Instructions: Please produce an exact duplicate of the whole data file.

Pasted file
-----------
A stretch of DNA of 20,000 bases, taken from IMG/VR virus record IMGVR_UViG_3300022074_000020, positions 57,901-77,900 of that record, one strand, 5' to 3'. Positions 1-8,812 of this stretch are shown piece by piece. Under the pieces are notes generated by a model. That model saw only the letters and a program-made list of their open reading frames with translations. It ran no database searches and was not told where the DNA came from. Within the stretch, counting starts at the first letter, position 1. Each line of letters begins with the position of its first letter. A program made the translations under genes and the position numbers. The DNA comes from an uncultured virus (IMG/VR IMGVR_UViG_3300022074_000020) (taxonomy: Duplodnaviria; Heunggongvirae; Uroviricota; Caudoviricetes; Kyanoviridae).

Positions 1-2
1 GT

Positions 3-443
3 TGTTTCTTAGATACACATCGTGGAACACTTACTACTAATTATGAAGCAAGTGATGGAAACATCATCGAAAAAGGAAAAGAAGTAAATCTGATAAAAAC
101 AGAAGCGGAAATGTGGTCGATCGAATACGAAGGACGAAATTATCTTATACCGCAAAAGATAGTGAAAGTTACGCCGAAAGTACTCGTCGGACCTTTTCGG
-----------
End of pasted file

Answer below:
A stretch of DNA of 20,000 bases, taken from IMG/VR virus record IMGVR_UViG_3300022074_000020, positions 57,901-77,900 of that record, one strand, 5' to 3'. Positions 1-8,812 of this stretch are shown piece by piece. Under the pieces are notes generated by a model. That model saw only the letters and a program-made list of their open reading frames with translations. It ran no database searches and was not told where the DNA came from. Within the stretch, counting starts at the first letter, position 1. Each line of letters begins with the position of its first letter. A program made the translations under genes and the position numbers. The DNA comes from an uncultured virus (IMG/VR IMGVR_UViG_3300022074_000020) (taxonomy: Duplodnaviria; Heunggongvirae; Uroviricota; Caudoviricetes; Kyanoviridae).

Positions 1-2
1 GT

Positions 3-443
3 TGTTTCTTAGATACACATCGTGGAACACTTACTACTAATTATGAAGCAAGTGATGGAAACATCATCGAAAAAGGAAAAGAAGTAAATCTGATAAAAAC
101 AGAAGCGGAAATGTGGTCGATCGAATACGAAGGACGAAATTATCTTATACCGCAAAAGATAGTGAAAGTTACGCCGAAAGTACTCGTCGGACCTTTTCGG